In 2002, the city reopened the area as World’s Fair Park and reopened the fair’s signature structure, the Sunsphere, in 2007. 

The Tennessean 

Directly across the street from the convention center and adjacent to the Park Pavilion, the building that is now The Tennessean was originally an office building, first for the fair and then for other businesses. When the current owners turned it into an 82-room boutique hotel two years ago, they kept a lot of the original layout, according to Melanie Carlton, marketing manager, who took me on a tour of the property. “That makes us unique in several ways,” she said. “The regular guest rooms aren’t just cookie-cutter box shapes; there are actually seven different room types. The corner offices were perfect to use as our large suites, so each has a different layout, some with additional half-baths in the sitting area.”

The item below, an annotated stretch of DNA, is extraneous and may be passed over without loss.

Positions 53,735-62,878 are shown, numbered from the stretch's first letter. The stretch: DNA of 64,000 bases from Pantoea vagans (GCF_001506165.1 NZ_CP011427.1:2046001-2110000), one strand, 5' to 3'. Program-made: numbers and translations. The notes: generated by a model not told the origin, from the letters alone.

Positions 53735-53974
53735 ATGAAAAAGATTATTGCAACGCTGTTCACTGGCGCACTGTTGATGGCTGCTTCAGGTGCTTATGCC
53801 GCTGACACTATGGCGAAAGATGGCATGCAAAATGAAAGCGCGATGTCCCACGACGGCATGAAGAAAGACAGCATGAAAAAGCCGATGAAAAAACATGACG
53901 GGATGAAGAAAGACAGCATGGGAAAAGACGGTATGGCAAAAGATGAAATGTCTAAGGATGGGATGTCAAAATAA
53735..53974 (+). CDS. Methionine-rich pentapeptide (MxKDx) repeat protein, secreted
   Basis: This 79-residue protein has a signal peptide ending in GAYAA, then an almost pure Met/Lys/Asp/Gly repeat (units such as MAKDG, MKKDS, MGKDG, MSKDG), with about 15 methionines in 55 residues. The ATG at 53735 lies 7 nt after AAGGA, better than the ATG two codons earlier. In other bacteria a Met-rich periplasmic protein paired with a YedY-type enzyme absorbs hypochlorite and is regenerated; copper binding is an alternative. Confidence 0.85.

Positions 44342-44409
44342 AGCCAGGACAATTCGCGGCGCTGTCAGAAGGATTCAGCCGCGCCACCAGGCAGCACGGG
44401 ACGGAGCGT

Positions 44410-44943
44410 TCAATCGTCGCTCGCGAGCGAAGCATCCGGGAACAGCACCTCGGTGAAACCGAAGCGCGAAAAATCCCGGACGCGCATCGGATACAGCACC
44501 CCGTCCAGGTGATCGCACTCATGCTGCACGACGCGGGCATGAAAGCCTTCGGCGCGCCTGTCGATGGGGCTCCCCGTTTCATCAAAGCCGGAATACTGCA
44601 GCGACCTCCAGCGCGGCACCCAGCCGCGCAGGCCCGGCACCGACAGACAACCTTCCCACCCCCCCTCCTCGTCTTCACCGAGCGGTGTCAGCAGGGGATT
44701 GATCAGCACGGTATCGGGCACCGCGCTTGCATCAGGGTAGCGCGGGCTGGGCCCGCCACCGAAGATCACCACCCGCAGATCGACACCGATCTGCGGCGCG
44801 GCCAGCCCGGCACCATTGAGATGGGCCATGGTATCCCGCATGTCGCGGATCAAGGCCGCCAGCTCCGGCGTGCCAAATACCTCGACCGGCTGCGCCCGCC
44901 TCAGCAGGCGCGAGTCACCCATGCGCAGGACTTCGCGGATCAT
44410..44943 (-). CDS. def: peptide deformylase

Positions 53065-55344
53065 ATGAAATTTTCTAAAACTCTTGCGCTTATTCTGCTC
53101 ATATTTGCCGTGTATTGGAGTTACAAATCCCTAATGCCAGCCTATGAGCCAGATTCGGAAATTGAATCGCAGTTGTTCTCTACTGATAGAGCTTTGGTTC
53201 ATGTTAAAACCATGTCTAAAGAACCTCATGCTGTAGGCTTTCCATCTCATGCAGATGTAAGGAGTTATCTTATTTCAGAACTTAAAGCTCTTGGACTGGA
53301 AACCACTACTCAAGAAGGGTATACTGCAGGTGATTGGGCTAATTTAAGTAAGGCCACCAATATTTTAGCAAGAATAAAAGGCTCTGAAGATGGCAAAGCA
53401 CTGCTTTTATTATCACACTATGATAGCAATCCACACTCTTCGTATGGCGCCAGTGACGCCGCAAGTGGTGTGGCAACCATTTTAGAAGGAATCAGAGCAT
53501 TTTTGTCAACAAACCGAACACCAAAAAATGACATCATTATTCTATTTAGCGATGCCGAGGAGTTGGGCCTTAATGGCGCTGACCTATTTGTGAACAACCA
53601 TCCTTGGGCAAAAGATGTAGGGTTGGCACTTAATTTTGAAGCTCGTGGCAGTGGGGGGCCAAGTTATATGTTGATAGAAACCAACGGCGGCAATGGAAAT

Several of the suites are “king-king” and give guests room to spread out with more than 700 square feet, which, as Carlton noted, is larger than some city apartments.  The hotel’s largest suite is the Governor’s Suite, an incredible 1,646 square feet, with an expansive living area with gas fireplace, a dining table that seats up to 8 and even a grand piano. I don’t know if the hotel considered this, but the piano is appropriate, since Tennessee Senator Lamar Alexander, Tennessee’s governor when the World’s Fair was in operation, is an accomplished pianist.